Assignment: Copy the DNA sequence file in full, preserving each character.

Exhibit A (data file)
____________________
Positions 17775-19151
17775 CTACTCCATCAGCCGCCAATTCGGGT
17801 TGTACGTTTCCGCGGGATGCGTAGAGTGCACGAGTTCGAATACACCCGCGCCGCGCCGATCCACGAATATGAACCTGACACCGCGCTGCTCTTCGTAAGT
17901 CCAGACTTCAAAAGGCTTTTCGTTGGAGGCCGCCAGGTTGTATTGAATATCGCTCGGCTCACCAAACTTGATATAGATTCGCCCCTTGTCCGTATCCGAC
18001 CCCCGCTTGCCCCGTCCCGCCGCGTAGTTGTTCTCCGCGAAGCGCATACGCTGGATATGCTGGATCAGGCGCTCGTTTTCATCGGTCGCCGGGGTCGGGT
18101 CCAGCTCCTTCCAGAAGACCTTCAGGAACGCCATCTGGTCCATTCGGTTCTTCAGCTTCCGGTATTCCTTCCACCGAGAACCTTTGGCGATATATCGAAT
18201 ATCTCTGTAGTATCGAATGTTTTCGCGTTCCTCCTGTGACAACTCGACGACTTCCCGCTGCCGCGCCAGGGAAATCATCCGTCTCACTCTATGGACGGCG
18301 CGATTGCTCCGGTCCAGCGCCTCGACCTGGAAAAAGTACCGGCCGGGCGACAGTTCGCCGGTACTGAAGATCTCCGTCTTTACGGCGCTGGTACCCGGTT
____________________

Positions 17775-19151
17775 CTACTCCATCAGCCGCCAATTCGGGT
17801 TGTACGTTTCCGCGGGATGCGTAGAGTGCACGAGTTCGAATACACCCGCGCCGCGCCGATCCACGAATATGAACCTGACACCGCGCTGCTCTTCGTAAGT
17901 CCAGACTTCAAAAGGCTTTTCGTTGGAGGCCGCCAGGTTGTATTGAATATCGCTCGGCTCACCAAACTTGATATAGATTCGCCCCTTGTCCGTATCCGAC
18001 CCCCGCTTGCCCCGTCCCGCCGCGTAGTTGTTCTCCGCGAAGCGCATACGCTGGATATGCTGGATCAGGCGCTCGTTTTCATCGGTCGCCGGGGTCGGGT
18101 CCAGCTCCTTCCAGAAGACCTTCAGGAACGCCATCTGGTCCATTCGGTTCTTCAGCTTCCGGTATTCCTTCCACCGAGAACCTTTGGCGATATATCGAAT
18201 ATCTCTGTAGTATCGAATGTTTTCGCGTTCCTCCTGTGACAACTCGACGACTTCCCGCTGCCGCGCCAGGGAAATCATCCGTCTCACTCTATGGACGGCG
18301 CGATTGCTCCGGTCCAGCGCCTCGACCTGGAAAAAGTACCGGCCGGGCGACAGTTCGCCGGTACTGAAGATCTCCGTCTTTACGGCGCTGGTACCCGGTT